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Background The diagnosis of neuroendocrine neoplasms (NENs) is often delayed. This first UK population-based epidemiological study of NENs compares outcomes with non-NENs to identify any inequalities. Methods Age-standardised incidence rate (ASR), 1-year overall survival, hazard ratios, and standardised mortality rates (SMRs) were calculated for all malignant NENs diagnosed 2013–2015 from UK national Public Health records. Comparison with non-NENs assessed 1-year overall survival (1YS) and association between diagnosis at stage IV and morphology. Results A total of 15 222 NENs were identified, with an ASR (2013–2015 combined) of 8·6 per 100 000 (95% CI 8·5–8·7); 4·6 per 100 000 (95% CI, 4·5–4·7) for gastro-entero-pancreatic (GEP) NENs. The 1YS was 75% (95% CI, 73·9–75.4) varying significantly by sex. Site and morphology were prognostic. NENs (predominantly small cell carcinomas) in the oesophagus, bladder, prostate, and female reproductive organs had a poorer outcome and were three times more likely to be diagnosed at stage IV than non-NENs. Conclusion Advanced stage at diagnosis with significantly poorer outcomes of some NENs compared with non-NENs at the same anatomical site, highlight the need for improved access to specialist services and targeted service improvement

Type

Journal article

Journal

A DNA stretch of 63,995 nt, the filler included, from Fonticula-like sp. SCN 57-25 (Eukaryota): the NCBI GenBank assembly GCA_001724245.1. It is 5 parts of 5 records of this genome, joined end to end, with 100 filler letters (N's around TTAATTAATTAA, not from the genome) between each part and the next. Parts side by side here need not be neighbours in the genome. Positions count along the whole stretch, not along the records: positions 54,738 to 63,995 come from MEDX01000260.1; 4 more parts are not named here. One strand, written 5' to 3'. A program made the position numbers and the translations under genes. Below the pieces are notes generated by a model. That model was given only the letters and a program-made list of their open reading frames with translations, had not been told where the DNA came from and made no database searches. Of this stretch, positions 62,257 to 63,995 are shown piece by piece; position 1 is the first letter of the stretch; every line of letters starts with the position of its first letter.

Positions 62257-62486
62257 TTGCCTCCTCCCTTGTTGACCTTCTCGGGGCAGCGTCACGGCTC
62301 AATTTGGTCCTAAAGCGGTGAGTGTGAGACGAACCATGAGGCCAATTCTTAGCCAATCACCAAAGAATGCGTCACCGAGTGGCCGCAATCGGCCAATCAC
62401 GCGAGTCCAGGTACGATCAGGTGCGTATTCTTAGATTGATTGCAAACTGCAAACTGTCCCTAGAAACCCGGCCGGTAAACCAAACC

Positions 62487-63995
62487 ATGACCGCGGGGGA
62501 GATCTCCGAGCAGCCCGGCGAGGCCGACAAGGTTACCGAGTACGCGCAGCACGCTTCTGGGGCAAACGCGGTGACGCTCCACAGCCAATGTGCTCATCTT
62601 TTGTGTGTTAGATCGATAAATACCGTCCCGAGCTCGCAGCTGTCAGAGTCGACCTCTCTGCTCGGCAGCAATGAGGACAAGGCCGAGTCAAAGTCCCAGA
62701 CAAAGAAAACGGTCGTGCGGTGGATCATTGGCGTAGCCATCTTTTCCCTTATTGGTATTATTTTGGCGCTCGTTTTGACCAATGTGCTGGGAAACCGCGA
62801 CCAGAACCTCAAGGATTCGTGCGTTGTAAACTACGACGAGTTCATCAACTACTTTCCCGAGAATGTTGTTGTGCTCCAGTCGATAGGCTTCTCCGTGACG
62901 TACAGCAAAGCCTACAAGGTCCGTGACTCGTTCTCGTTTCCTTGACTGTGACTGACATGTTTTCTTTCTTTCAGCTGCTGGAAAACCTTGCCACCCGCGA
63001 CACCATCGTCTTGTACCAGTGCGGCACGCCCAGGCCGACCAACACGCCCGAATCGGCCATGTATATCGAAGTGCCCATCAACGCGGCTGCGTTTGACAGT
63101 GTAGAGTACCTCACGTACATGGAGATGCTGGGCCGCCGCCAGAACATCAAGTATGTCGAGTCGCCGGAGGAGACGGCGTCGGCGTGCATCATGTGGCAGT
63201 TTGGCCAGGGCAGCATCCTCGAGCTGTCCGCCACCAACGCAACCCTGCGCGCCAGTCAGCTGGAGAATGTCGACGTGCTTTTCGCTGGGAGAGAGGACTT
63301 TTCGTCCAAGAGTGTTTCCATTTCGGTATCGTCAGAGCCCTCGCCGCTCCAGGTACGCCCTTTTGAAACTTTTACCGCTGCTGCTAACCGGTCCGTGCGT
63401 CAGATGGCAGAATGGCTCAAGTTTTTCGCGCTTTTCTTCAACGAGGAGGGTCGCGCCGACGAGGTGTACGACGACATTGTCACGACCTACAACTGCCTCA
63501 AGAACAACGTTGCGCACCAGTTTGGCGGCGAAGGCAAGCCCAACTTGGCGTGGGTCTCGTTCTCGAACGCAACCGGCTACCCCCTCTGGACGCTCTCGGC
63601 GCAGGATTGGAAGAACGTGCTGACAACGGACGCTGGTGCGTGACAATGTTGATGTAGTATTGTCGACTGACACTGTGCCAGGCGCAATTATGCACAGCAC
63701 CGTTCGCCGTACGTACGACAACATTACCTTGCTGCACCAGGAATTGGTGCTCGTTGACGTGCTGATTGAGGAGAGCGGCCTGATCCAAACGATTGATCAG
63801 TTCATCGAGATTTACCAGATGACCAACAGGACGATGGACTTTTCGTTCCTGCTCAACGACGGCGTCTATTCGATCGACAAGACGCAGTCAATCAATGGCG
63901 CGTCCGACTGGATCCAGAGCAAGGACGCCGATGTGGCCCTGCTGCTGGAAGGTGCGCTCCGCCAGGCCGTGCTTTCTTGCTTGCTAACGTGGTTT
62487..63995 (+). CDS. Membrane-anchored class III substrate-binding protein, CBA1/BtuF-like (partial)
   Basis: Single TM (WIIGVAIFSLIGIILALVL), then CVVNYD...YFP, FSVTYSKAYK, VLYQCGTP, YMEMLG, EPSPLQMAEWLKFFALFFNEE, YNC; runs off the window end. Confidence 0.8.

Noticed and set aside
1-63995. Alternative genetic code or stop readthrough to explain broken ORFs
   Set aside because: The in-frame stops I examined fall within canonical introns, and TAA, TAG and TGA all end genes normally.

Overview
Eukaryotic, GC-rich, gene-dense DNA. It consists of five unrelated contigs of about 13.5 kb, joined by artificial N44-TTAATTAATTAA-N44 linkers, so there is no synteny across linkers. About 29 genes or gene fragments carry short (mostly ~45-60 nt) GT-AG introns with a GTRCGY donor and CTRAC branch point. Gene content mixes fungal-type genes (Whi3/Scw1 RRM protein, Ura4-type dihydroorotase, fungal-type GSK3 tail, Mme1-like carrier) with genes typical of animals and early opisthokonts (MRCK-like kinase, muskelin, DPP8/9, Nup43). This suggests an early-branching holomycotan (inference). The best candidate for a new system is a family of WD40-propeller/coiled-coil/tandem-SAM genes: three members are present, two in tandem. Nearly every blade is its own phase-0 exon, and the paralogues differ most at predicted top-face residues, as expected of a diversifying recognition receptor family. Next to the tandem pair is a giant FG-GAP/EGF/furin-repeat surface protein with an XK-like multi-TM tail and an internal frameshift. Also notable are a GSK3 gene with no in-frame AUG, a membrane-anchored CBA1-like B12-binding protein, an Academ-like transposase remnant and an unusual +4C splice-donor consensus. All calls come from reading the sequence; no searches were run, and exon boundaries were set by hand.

British Journal of Cancer

Publisher

Springer Nature [academic journals on nature.com]

Publication Date

04/10/2019

Addresses

Tracey Genus, Neuroendocrine Tumour Patients Foundation, Leamington Spa, United Kingdom, Catherine Bouvier, Neuroendocrine Tumour Patients Foundation, Leamington Spa, United Kingdom, Kwok F Wong, Public Health England, Birmingham, United Kingdom, Rajaventhan Srirajaskanthan, King's College Hospital, Department of Gastroenterology, London, United Kingdom, Brian A. Rous, Public Health England, National Cancer Registration and Analysis Service, Cambridge, United Kingdom, Denis C. Talbot, University of Oxford, Department of Oncology, Cancer & Haematology Centre, Oxford, Oxfordshire, OX3 7LE, United Kingdom, Juan W Valle, Christie Hospital NHS Foundation Trust, Department of Medical Oncology, Manchester, United Kingdom, Mohid Khan, University Hospital of Wales, Department of Gastroenterology, Cardiff, United Kingdom, Neil Pearce, University Hospital Southampton NHS Foundation Trust, Department of Hepatobiliary and Pancreatic Surgery, Southampton, United Kingdom, Mona Elshafie, University Hospitals Birmingham NHS Foundation Trust, Department of Cellular Pathology, Birmingham, United Kingdom, Nicholas S. Reed, Gartnavel General Hospital, Beatson Oncology Centre, Glasgow, United Kingdom, Eileen Morgan, Queen's University Belfast, Northern Ireland Cancer Registry, Centre for Public Health, Belfast, United Kingdom, Andrew Deas, National Health Service Scotland, Information Services Division,, Edinburgh, United Kingdom, Ceri White, Public Health Wales NHS Trust, Welsh Cancer Intelligence & Surveillance Unit, Cardiff, United Kingdom, Dyfed Huws, Public Health Wales NHS Trust, Welsh Cancer Intelligence & Surveillance Unit, Cardiff, United Kingdom, John Ramage, King's College Hospital NHS Foundation Trust, Department of Gastroenterology, London, United Kingdom

Keywords

Neuroendocrine cancer, epidemiology, incidence, survival, mortality